I am not apt at scanning a cart full of food. I have worked probably 30 different jobs in my lifetime, but working at grocery store has never been one of them. I can scan sweaters and shoes with the best of them, but not food. I had to place the scanned items on the belt before you could scan the next one, where they had to pass through a red laser line. Even checking out a dozen jars of baby food was difficult. Some of them didn't check out with the sale price, but I was too flustered to stop and go check at this point. I think this is intentional. I had to look up all the produce items manually. There were multiple opportunities to put in incorrect items, whether intentionally or accidentally. I can't imagine what their theft loss looks like.

Now I just don't care anymore, as I have no idea how I got roped into working for Food Giant and not getting paid. I am past confusion and now just quietly raging inside. It's not like their prices are so amazing that one could fail to notice that they have taken someone else's job. For free.

So right at the end, on the very last item, I get a warning from the computer that I need to stop and bag some things before I continue scanning. But I don't need to scan anymore! I just want to check out! Please! Couldn't someone at least bag all these groceries? No. No one works at Food Giant, except for the poor man in a suit who probably hates this system more than I do. So now I had to get enough items off the belt for the computer to go back to the original screen. I go about this, then head back up the conveyor belt to check out. Finally, something goes as planned. I am having to push the cart back up and down as I do this, though, as there is no clear path of maneuvering. I then went back down the line to bag the rest of my groceries. Since I had not done this before checking out I didn't know if I was going to use any store bags, which cost five cents each (county tax). This is another opportunity of loss to the store and the county, since there is no way to predict how many bags will be used. As I finally bagged up my groceries, another person came along to begin this horrible process for himself. I told him to go ahead as I bagged up my things. I used the cart to go back out to the car even though I didn't need it. I had no place to put it and didn't know what else to do with it, besides push into a display of pumpkins. I have never felt such animosity at a grocery store before.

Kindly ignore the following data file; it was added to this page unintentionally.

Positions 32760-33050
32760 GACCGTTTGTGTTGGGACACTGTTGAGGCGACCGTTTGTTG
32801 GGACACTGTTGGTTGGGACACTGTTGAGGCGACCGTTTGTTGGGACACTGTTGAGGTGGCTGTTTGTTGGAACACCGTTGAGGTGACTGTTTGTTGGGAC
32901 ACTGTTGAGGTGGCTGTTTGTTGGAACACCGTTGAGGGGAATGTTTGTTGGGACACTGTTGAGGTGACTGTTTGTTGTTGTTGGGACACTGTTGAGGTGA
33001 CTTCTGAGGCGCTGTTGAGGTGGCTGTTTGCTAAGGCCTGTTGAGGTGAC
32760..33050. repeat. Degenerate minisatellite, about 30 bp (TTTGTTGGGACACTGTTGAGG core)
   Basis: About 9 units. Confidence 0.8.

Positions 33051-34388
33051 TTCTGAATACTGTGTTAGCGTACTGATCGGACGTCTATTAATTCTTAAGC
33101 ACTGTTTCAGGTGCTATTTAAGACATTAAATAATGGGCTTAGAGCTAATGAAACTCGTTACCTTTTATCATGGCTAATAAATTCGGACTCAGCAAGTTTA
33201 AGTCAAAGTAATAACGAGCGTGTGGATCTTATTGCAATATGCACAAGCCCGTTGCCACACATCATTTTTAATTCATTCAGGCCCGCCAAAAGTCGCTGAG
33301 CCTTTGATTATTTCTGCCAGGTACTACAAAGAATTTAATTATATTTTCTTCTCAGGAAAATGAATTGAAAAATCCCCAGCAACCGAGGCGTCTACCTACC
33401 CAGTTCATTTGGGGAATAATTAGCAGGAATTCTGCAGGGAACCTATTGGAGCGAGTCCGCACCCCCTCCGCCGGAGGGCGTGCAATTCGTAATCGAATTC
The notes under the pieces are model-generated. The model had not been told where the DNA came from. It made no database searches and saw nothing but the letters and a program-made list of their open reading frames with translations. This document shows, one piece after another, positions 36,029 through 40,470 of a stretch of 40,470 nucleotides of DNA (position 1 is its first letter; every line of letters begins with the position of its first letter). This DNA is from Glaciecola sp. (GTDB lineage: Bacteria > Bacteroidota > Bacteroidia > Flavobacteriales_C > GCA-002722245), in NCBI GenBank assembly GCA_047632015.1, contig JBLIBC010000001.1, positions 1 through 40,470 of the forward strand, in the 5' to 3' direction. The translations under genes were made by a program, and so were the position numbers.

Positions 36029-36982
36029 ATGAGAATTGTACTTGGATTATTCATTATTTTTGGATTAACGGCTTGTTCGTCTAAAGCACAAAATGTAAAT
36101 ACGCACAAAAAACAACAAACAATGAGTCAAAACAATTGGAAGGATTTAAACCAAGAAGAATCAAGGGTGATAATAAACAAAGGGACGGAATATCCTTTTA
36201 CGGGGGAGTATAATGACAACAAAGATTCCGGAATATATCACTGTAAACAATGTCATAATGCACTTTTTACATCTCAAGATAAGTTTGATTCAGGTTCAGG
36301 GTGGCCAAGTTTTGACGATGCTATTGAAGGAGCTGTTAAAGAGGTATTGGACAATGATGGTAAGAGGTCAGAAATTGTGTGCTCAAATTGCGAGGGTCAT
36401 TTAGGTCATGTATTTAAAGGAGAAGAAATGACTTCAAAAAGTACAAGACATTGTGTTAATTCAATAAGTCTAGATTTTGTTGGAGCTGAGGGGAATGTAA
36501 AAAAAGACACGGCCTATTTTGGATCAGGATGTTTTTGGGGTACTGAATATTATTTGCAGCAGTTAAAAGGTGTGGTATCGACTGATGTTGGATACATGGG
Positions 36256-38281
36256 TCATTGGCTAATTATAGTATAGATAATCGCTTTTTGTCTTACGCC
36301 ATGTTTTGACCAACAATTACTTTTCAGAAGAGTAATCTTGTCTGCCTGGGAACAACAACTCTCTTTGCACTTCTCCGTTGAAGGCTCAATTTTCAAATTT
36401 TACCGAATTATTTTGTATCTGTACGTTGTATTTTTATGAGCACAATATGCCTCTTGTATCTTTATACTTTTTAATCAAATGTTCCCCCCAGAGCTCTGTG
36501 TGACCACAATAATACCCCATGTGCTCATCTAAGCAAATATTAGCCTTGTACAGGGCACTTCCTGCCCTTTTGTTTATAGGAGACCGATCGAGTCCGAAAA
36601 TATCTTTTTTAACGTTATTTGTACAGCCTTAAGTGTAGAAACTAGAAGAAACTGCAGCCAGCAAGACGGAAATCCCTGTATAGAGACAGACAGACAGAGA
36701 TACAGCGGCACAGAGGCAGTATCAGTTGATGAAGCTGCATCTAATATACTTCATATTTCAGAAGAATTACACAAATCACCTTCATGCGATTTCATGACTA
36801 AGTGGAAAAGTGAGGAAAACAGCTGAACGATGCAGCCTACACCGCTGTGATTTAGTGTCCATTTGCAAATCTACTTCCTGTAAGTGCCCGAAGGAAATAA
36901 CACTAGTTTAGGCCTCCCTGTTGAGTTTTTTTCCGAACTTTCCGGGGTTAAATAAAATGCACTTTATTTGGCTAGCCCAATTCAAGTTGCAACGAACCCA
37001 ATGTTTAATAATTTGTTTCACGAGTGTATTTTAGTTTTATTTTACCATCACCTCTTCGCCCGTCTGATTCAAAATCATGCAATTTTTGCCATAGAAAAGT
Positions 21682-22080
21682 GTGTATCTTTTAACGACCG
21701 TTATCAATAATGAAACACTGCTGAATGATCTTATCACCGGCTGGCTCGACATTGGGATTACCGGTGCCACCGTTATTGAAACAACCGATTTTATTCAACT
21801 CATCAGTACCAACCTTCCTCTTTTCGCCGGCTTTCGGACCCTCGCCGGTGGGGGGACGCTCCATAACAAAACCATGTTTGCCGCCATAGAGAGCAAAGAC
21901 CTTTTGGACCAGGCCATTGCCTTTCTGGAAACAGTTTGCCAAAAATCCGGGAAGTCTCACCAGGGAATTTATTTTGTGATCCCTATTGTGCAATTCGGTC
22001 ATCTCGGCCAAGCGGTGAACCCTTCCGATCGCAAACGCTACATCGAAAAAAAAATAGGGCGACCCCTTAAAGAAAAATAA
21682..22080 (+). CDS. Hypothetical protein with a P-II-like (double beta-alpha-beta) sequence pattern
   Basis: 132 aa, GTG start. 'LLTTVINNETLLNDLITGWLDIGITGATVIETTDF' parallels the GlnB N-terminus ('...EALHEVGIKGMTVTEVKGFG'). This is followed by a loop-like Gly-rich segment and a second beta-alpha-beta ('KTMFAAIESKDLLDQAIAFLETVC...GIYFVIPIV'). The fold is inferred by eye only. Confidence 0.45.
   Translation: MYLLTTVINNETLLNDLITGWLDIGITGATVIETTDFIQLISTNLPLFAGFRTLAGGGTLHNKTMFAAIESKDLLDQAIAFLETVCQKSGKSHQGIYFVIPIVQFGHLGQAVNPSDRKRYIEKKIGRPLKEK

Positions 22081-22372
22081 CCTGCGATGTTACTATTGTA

On my way out of the world's worst grocery store, I see a display full of portable scanners. Apparently, you can grab one of these gadgets and scan your items as you shop the aisles. Okay, cool! But what about bagging them? What if the wrong price is charged? What about honesty? Do you have to go bag these items yourself? Wait in one of the few lines operated by an employee? Or go do it at self-checkout where the computer is going to go off every ten seconds about bagging and item weight? What if you have a kid who takes things out of the basket and puts them back on the shelf? This, too, seems like a horrible experience designed to fluster the customer to the point of not caring what price is charged. "Just give me my damn goods and take my damn money!"

Can you imagine doing this with children in tow? While in a wheelchair or with another disability? Forgetting to scan an item? Scanning too many (well, that's actually not a problem considering how long between items you have to wait to continue). This was an impressively terrible shopping experience. I don't care how awesome Beech-Nut baby food is because it's not worth a trip to Food Giant.

I didn't even get to look at their canning jars, either.
I think I'll order them online.